I started rooming in on Day 121 to establish a good breastfeeding routine. As it turns out, this was much trickier than I thought.

I knew I had a low milk supply, something I had discovered with Leo, but also with Emily I had taken medication from early on in our journey to help with milk supply. I had begun mixed feeding with Leo by 3 months but Emily needed this right off the bat. So many tears and frustration at not being able to feed Emily as I had hoped. Emily also didn’t gain weight, and tired quickly when feeding. Her NGT remained, and so a trio of feeding techniques began. I breastfed first, then topped up with a bottle, then anything not drunk would go down the tube.

I think back to these early times, and it truly was a hard time. Feeds took about and hour and a half along with cares and nappy changing.

Day 130 was the day that we got to bring our girl home.

Her first 130 days was truly like a rollercoaster, but as 1 chapter ends, a new 1 begins as we brought Emily home and began our lives as a family of 4 all under the same roof.

Leo finally got to have that first cuddle with his sister, so many months after she first came into this world.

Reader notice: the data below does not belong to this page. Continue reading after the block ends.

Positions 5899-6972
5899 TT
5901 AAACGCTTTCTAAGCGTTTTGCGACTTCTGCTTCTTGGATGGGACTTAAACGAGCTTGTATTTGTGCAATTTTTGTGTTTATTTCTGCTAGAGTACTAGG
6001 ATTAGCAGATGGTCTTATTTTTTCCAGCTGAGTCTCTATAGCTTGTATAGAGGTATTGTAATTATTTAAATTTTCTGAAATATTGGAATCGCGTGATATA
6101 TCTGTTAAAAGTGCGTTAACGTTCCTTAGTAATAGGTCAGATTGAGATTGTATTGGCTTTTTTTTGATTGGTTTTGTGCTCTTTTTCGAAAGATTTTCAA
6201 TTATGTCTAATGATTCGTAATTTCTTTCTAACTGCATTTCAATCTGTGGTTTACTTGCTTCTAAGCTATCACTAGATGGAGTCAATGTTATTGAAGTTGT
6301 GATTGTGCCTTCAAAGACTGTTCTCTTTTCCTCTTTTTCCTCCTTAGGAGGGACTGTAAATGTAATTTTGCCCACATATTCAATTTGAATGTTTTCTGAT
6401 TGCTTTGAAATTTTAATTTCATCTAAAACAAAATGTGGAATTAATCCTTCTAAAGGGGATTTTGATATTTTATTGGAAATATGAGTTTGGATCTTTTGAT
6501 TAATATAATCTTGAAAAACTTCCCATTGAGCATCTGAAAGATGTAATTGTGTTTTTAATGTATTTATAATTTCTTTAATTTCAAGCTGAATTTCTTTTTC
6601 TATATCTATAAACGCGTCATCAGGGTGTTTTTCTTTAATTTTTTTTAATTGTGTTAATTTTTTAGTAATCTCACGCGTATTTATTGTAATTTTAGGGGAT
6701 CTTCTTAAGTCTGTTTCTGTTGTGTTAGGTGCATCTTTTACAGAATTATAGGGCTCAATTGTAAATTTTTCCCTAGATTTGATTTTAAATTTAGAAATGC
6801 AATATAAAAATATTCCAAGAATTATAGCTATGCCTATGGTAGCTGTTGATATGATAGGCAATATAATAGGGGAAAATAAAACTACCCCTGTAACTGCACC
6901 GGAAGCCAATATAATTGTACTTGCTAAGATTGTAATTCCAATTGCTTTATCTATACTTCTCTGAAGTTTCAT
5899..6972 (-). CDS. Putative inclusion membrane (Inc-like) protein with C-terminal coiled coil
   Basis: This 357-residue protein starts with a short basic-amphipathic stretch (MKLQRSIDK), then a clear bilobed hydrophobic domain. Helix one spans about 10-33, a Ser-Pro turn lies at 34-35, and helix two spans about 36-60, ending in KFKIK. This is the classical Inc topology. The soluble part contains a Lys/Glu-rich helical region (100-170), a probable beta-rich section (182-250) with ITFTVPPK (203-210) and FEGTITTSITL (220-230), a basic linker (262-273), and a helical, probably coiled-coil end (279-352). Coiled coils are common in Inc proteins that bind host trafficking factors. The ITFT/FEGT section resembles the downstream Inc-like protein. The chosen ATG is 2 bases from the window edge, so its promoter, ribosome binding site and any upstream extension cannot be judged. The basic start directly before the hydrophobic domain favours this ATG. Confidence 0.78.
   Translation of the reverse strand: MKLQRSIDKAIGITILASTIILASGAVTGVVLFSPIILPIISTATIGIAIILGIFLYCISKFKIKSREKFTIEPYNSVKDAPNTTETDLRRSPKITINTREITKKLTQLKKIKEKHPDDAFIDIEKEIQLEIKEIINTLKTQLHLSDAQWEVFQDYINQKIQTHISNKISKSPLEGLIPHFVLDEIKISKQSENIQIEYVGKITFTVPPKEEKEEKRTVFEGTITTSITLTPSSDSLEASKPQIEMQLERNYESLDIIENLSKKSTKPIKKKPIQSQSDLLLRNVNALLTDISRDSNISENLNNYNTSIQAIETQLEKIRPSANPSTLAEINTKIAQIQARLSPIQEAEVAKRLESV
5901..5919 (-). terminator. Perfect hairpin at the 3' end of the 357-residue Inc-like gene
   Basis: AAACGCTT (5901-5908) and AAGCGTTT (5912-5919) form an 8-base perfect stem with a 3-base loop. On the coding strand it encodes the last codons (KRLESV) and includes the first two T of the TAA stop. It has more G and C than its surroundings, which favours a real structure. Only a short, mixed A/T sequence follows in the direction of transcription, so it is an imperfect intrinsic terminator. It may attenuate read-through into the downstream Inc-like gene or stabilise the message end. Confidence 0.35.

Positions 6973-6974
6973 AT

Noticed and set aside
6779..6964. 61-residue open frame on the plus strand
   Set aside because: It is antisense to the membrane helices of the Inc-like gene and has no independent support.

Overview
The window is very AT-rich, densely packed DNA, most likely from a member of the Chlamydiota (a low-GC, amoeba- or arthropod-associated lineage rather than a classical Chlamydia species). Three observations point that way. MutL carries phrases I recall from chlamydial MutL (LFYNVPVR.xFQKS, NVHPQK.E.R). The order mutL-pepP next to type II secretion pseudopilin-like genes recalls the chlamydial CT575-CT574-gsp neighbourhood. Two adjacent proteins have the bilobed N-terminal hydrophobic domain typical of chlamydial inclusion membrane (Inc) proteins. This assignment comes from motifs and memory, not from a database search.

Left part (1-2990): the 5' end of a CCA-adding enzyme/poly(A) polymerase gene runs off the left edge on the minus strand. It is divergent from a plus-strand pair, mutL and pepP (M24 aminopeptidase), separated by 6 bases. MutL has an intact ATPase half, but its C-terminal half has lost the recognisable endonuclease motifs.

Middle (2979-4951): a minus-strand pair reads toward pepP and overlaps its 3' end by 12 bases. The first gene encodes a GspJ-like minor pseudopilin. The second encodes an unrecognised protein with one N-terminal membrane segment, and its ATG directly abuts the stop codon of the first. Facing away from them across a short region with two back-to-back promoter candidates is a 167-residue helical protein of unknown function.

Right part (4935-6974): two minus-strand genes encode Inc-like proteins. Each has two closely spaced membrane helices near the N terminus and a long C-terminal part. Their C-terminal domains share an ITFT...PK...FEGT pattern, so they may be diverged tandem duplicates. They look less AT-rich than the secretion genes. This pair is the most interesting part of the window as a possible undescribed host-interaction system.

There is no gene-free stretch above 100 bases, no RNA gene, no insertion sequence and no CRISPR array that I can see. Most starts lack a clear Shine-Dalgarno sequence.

Emily was discharged with low flow oxygen and an NGT, but we felt fully supported by the community Neo Natal Nurse/Paediatric Nurse, Speech Language Therapist and Occupational Therapist who made regular visits at home to check up on Emily, regular weigh ins, and see how she was progressing.

4 months after Emilys discharge from hospital, she was able to lose the oxygen and her lungs had finally caught up with her. It was such a luxury to finally be able to move about with her without being tethered to an oxygen tank. There was 4 months of retaping her oxygen tubes and NGT as the tubes and tape moved overtime. This was so horrible for Emily; the adhesive removal, skin being pulled in each direction, and finally being retaped again. This was not something I missed! I’m amazed that Emily’s skin on her cheeks has recovered so well after being covered up for so many months.